Collaboration, Digitization

New Work - Technology Meets Cultural Change

Tim Bennemann10/13/2020

Too much stress, too many projects, too many changes—if there is no measurable success, dissatisfaction levels can quickly increase. This underlines the need to find new ways of working together (New Work). After all, many of our current problems can no longer be solved with traditional models of organization, work and leadership. On the contrary, they need new ideas, ways of thinking and structures.

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Various approaches, methods and models of thought are assigned under the banner of “New Work”, which have one thing in common: they all try to deal better with the increased complexity that everyday work brings. What they do have in common are certain characteristics and principles such as

•    Flexibility is more important than planning
•    Data-based experiments are more important than historical knowledge 
•    Customer needs are more important than management wishes
•    People are the focus of all goals and solutions—for example as customers, employees or partners
•    Efficient communication is more important than efficient processes
•    Strengthening the effectiveness of activities through clear visions and target structures
•    Providing more flexibility in organization and products with fast learning in small steps
•    Decentralized, autonomous decision-making powers, where needs become apparent.
 

It takes more than new office furniture, fruit or a football table to establish New Work in a company. Rather, new tools, working methods or structures such as OKR, continuous feedback, Scrum or Design Thinking need to be introduced.

These tools and working methods can only be successfully implemented and used by changing the corporate culture as well as each individual’s mindset. New Work and agile methods require a lot of communication—and showing some tolerance for making mistakes. So, if the norm is to only communicate internally within the department and for any mistakes to be punished, no one will take up the new rules of the game. Therefore, the corporate culture and mindset needs to be changed—preferably before, but certainly no later than when the new working methods are introduced. In the future, employees, teams, and the entire organization should see:

•    Direction: In the long term, a company will only achieve its strategic goals when they are directly linked to the overall corporate vision. All employees should therefore understand how what they do contributes toward this.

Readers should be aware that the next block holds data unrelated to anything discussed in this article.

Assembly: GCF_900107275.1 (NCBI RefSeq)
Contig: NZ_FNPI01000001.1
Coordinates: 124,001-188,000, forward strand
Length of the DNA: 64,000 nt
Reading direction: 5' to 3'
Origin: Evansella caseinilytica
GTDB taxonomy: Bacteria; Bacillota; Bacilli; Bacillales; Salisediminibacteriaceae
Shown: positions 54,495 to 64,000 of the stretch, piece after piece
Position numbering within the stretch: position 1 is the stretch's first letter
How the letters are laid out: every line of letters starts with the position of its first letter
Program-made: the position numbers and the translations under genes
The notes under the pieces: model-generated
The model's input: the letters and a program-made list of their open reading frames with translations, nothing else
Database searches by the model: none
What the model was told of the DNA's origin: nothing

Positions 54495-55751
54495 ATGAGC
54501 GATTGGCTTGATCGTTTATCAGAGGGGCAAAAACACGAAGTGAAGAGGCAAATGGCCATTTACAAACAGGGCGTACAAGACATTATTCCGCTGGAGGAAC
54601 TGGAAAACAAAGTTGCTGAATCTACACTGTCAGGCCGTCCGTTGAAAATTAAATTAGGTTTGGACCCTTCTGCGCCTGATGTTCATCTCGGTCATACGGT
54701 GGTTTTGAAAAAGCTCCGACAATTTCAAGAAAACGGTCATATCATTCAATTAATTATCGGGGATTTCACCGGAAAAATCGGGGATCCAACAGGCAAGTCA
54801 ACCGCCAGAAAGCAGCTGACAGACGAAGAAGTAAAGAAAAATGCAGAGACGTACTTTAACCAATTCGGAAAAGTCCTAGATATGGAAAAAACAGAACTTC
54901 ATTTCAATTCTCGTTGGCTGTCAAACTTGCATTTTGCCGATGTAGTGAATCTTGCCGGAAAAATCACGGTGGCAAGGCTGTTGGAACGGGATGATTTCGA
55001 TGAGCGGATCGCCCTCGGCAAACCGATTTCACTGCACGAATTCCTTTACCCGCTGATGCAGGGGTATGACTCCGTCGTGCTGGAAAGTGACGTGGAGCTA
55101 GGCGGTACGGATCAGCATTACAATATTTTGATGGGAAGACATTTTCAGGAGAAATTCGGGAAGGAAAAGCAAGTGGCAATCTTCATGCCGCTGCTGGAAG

•    Transparency & Open Communication: If your employees know what colleagues and other departments are working on and how they can support them, this strengthens cooperation. At the same time, mutual understanding grows. Transparency can, however, also stir up fears initially—especially if bonus payments have been linked to individual performance in the past. 

•    Inner Motivation: Financial incentive and reward systems themselves do not create a sustainable link between employees and the company. Inner motivation only arises when employees genuinely identify with the company vision and the values they live by and see their daily work as meaningful.

•    Teams Acting on Their Own Responsibility: Self-organized teams require a high degree of trust, cooperation and effective communication as well as clear task allocation. You should be able to approach targets independently without waiting for instructions from your superiors. Managers must be able to demonstrate trust in their teams and set clear guidance in order to achieve goals.

•    Open Error Culture: Agile methods do not rely on planning and 100% mature products, but on prototypes. Errors are therefore allowed, and even desirable. After all, you can learn from mistakes and use the knowledge you gain to improve your own performance. 

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New Work is no joke, but the future. Admittedly, most models cannot be implemented in every occupational field. Nursing and catering services, for example, can only dream of flexible working hours, while shift work for the police and the like is essential. Nevertheless, New Work is possible in a wide range of professions—and should therefore be implemented. When implementing New Work, conservative values and attitudes have to be set aside. Managers must overcome their fear of “loss of power” and abandon classic hierarchical thinking. In this way, they create the conditions their employees need for a productive, healthy and supportive working environment. Companies can thus make themselves ready for the future, however uncertain it may currently seem. Some individual companies are already pursuing this approach holistically. However, it will take time before the mindset of the working world has become truly transformed.

Our continuation webinar "How to Lead Your Teams Innovatively and Digitally in the Age of New Work" on October 22, 2020 at 3:00 p.m. will focus on digital team management and agile project work. 

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Of course, we are always available to you for a personal discussion. Just send us an email or give us a call. Our digitalization experts look forward to discussing your digital ideas with you. 

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